Ann Arbor, Michigan

April 16, 2003



Table of Contents


Abstract iii

Acknowledgements iii

Table of Contents v

Figures and Maps viii

Tables viii

Frequently Used Acronyms ix



Chapter One: Introduction 1

Overview 1

Research Questions and Approach 3

Methodology 6

Report Structure 8

Chapter Two: Background 11

Belize – National Context 11

Conservation in Belize 16

Toledo District: Context and Issues 27



Chapter Three: The Struggle for Land Tenure and Resource Control in Southern Belize 43

Introduction 43

Background 43

Roads and Reservations 47

Maya Advocacy 50

Convoluted Interests and Competing Claims 54

Towards a Resolution 61

Implications for Land and Resource Management 65

Sarstoon-Temash Institute for Indigenous Management 67

Conclusion 73



Chapter Four: Forces that Promote and Constrain Collaboration 77

Factors that Foster Collaboration 78

Challenges to Effective Collaboration 84

Opportunities for Increasing Collaboration: Case Study Approach 88



Chapter Five: TIDE and the Maya Mountain Marine Transect 91

Introduction 91

Background 91

Analysis 105

Conclusions 118

Chapter Six: The Toledo Watershed Association and SAGE 121

Introduction 121

Background 122

Analysis 133

Conclusions 146

Chapter Seven: The Golden Stream Corridor 149

Introduction 149

Background 150

Analysis 156

Conclusions 167

Chapter Eight: The Bladen Management Consortium 169

Introduction 169

Background 170

Analysis 184

Conclusions 191

Chapter Nine: Conclusions 193

Constraints and Challenges to Greater Collaboration 193

Forces Facilitating Collaboration in Toledo 205

Opportunities for Expanding and Improving Collaboration in Toledo 213

Final Thoughts 226

Appendices 229

Appendix I – List of Interviewees 230

Appendix II -- Belize Protected Areas 232

References 239

Endnotes 255

Figures and Maps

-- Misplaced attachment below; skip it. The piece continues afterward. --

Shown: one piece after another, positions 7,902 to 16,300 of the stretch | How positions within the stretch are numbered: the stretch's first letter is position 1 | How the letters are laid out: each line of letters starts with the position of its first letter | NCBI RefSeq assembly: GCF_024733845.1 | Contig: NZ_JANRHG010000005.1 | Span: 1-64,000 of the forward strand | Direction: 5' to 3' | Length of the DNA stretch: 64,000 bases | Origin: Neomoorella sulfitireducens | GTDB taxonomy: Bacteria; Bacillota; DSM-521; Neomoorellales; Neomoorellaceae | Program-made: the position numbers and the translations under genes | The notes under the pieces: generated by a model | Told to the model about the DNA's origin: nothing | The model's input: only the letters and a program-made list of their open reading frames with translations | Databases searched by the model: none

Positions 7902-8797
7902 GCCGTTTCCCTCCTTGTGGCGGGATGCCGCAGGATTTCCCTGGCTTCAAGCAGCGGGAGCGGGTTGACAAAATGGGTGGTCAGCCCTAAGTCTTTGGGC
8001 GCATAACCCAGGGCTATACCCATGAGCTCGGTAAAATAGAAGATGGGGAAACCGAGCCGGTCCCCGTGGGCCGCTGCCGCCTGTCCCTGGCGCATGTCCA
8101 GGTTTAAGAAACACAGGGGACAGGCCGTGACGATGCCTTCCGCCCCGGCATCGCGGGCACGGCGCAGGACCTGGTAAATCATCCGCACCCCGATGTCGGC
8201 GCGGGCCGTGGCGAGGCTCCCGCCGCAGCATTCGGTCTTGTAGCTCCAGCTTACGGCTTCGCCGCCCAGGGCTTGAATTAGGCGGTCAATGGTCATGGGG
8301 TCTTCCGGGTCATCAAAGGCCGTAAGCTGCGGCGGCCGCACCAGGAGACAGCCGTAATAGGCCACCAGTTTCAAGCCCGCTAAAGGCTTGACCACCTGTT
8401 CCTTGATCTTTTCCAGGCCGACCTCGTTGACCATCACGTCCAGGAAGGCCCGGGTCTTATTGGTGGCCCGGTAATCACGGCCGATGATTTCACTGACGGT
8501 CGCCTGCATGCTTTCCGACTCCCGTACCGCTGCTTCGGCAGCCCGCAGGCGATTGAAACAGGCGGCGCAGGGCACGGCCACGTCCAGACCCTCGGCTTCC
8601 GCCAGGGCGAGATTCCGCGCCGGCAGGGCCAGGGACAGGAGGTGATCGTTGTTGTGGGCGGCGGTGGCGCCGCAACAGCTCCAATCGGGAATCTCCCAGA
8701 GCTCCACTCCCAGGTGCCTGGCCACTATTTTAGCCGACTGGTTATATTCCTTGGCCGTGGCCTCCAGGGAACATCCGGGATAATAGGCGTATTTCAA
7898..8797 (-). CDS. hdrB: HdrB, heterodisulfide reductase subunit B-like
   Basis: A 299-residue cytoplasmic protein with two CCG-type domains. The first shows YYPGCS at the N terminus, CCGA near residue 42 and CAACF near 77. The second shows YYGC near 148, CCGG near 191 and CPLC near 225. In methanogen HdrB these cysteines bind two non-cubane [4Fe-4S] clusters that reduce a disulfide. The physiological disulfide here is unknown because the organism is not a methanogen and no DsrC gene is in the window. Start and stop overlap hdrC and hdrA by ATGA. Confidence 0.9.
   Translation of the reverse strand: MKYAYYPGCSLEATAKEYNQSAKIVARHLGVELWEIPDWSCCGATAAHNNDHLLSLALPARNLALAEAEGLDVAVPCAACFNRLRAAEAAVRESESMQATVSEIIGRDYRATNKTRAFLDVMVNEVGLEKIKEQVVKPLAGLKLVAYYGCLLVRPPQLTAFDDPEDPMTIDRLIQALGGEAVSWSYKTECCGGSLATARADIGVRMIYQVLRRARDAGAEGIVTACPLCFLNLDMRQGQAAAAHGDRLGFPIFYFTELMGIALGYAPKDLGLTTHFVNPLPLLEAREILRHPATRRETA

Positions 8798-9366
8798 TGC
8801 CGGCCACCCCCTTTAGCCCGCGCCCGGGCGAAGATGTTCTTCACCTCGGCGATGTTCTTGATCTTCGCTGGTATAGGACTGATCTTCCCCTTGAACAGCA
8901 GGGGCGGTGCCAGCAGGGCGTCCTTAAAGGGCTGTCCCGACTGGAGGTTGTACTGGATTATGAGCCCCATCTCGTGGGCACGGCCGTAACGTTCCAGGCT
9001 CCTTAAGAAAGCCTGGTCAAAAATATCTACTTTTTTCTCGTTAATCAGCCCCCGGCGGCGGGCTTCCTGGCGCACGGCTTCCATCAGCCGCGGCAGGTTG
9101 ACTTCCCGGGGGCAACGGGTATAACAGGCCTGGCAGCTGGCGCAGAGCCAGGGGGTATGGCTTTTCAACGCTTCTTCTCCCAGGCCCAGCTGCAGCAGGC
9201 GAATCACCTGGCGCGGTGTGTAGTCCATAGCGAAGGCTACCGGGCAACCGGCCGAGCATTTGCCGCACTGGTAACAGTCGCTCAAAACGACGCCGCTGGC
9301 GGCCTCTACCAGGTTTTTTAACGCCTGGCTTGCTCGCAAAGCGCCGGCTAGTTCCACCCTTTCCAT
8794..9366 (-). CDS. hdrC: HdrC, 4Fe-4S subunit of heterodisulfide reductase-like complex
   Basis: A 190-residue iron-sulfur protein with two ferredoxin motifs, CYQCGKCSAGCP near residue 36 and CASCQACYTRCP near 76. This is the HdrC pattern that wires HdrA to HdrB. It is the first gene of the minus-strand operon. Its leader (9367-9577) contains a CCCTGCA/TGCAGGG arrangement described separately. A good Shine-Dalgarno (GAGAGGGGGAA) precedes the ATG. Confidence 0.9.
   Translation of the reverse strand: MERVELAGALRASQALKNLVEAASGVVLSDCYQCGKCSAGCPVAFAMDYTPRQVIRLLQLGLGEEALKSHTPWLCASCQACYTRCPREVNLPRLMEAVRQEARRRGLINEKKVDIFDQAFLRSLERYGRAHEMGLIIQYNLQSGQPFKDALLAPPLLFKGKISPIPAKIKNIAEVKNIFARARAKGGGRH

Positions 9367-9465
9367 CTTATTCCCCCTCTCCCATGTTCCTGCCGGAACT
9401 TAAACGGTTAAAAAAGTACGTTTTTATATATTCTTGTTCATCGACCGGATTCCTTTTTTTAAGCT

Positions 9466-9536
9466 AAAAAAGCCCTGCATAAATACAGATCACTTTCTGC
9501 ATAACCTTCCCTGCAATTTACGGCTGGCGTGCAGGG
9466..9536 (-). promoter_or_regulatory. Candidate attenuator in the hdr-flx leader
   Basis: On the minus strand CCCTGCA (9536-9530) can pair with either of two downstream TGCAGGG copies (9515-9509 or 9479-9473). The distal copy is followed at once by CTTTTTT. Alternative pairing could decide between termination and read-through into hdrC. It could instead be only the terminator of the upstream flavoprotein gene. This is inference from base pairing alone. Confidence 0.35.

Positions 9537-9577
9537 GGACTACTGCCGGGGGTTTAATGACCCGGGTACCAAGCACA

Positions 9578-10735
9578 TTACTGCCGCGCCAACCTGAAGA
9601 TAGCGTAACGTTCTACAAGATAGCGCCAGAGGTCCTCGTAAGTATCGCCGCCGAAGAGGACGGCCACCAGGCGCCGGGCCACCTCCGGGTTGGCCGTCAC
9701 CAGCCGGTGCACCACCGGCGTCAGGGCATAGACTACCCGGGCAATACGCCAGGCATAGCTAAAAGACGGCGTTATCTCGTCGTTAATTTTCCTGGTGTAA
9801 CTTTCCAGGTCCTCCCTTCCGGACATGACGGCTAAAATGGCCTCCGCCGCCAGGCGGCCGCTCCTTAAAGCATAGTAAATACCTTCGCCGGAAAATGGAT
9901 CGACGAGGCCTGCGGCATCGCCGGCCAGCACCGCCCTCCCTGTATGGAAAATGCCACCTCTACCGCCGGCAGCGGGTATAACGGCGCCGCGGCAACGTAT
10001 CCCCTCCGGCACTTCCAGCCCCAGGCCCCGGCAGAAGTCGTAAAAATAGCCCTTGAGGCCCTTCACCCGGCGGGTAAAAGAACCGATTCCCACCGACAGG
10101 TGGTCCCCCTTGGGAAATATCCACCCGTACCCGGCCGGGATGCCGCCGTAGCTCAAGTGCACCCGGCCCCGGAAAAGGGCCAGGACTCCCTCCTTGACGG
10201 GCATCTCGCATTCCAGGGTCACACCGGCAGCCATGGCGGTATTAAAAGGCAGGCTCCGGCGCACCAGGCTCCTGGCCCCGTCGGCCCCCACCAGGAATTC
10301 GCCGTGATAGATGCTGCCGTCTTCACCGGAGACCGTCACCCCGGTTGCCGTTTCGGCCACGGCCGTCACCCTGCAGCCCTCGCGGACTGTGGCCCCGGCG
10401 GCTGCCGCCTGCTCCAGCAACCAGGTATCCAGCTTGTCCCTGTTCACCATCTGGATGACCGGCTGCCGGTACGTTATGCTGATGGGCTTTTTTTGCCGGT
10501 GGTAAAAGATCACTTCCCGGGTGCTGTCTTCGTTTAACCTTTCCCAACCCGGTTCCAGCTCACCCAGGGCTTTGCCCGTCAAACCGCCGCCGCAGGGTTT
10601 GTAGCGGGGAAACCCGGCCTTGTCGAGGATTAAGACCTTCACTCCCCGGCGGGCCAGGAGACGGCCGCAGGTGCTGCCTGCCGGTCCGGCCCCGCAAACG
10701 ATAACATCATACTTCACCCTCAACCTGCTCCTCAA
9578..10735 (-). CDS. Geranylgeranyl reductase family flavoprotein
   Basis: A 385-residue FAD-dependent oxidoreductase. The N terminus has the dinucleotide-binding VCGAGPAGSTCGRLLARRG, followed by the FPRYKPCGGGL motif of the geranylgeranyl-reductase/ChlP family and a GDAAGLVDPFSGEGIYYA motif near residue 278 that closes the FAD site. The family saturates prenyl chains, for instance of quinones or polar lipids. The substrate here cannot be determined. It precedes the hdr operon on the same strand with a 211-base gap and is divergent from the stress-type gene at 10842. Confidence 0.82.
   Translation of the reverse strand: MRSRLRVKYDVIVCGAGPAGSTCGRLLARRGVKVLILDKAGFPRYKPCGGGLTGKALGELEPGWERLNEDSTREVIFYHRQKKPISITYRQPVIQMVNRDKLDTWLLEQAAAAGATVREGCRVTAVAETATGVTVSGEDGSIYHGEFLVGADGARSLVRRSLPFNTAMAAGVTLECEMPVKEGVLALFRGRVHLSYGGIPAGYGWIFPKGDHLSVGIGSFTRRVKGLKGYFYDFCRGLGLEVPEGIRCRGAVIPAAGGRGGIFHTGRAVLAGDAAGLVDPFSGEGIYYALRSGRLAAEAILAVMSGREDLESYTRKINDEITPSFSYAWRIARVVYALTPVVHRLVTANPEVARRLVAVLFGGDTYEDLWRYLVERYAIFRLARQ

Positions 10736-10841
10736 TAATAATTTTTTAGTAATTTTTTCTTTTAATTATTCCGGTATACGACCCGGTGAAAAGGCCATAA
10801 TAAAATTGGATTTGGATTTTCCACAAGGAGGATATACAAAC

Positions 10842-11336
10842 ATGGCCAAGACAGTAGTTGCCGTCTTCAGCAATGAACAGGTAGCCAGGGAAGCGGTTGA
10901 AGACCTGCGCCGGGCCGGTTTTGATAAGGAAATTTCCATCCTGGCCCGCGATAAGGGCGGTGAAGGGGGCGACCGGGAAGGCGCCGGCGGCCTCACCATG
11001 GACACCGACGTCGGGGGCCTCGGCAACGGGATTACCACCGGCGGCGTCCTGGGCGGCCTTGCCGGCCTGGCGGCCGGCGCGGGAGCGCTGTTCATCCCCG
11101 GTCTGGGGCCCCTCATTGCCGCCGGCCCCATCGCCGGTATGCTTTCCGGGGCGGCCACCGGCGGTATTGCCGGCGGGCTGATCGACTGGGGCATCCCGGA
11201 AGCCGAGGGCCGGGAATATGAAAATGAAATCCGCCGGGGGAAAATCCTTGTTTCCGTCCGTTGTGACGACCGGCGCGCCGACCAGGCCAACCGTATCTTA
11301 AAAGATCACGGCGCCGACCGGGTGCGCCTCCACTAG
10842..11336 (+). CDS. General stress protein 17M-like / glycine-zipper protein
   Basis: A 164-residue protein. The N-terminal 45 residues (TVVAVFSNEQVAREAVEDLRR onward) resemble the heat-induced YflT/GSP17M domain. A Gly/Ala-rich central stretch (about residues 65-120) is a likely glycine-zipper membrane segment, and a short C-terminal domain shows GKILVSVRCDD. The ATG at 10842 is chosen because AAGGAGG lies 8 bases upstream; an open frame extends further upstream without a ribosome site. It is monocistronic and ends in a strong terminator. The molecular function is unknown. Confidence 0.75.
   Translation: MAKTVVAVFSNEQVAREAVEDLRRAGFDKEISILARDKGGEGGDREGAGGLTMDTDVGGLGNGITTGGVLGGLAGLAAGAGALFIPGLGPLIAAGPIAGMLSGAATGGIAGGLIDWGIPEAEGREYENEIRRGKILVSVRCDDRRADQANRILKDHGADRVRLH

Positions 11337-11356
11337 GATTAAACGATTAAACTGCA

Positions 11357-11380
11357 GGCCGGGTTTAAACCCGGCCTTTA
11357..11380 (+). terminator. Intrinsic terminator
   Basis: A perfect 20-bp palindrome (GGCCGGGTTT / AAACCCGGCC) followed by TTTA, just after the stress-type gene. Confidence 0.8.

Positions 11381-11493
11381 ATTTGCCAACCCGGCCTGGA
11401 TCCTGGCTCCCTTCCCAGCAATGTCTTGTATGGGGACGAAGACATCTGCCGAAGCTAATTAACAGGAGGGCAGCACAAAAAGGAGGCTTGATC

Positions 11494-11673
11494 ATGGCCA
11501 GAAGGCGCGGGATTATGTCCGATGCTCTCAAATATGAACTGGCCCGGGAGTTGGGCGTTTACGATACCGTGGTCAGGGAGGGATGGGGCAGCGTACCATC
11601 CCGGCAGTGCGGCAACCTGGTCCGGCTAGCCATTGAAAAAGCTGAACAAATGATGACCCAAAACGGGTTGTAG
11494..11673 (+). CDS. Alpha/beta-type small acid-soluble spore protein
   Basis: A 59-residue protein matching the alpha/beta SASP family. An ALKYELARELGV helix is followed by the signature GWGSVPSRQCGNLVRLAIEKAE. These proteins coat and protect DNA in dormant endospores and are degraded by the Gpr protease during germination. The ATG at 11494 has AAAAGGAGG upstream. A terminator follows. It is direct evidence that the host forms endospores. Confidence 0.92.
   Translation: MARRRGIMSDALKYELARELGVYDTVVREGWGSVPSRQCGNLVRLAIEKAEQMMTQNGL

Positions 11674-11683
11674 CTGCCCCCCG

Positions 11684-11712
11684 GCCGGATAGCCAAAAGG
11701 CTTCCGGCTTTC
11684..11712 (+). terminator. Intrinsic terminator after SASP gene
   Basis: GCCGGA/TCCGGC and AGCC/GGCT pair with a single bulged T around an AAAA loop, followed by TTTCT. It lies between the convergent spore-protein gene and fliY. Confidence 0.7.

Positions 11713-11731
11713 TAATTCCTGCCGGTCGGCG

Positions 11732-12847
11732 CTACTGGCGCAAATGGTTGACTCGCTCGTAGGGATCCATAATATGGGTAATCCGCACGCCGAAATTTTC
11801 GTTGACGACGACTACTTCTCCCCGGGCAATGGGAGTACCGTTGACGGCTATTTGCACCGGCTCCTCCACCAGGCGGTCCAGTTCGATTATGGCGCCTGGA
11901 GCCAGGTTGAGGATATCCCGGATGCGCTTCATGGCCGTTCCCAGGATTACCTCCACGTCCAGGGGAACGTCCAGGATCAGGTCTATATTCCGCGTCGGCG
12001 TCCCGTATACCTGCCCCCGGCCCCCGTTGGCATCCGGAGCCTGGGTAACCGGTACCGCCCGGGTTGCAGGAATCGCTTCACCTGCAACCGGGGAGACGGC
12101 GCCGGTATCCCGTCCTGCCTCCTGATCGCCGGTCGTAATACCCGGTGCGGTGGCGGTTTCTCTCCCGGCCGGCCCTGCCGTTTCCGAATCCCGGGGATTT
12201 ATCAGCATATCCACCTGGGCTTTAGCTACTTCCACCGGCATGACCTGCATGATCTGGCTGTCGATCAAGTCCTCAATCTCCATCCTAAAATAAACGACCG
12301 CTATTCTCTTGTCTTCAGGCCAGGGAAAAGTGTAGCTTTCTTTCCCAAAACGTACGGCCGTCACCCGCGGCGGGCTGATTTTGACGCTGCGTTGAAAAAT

Figure 1: Government Agencies with Legal Jurisdiction over Protected Areas.………..…..19

Map 1: Belize – Regional Location……………………………………………………...….11

Map 2: Administrative Districts of Belize………………………………………………......12

Map 3: Belize Protected Areas……………………………….…………………….……….23

Map 4: Watersheds of the Toledo District………………………….…………….…….…...38

Map 5: Protected Areas of the Toledo District…...…………………………….…………...39

Map 6: Toledo District Forest Licenses………………………………………..….………...46

Map 7: Toledo District Indian Reserves….………………………………………..………..48

Map 8: Sarstoon-Temash National Park….…………………………………………..……..68

Map 9: Land Parcels in the Golden Stream Watershed…………………………..….….…151

Map 10: Bladen Nature Reserve……………………………………………………..……..170

Tables


Table 1: Broad Ecosystem Classes and Land Uses by Cover…………………………...….18

Table 2: Protected Areas of the Toledo District…………………………………...………..37



Frequently Used Acronyms


AMMA Ancient Monuments and Antiquities Act

ANDA Association of National Development Agencies

APAMO Association of Protected Areas Management Organizations

BACONGO Belize Alliance of Conservation Non-Governmental Organizations

BAS Belize Audubon Society

BCER Boden Creek Ecological Reserve

BCES Belize Center for Environmental Studies

BFREE Belize Foundation for Research and Environmental Education

BGA Banana Growers Association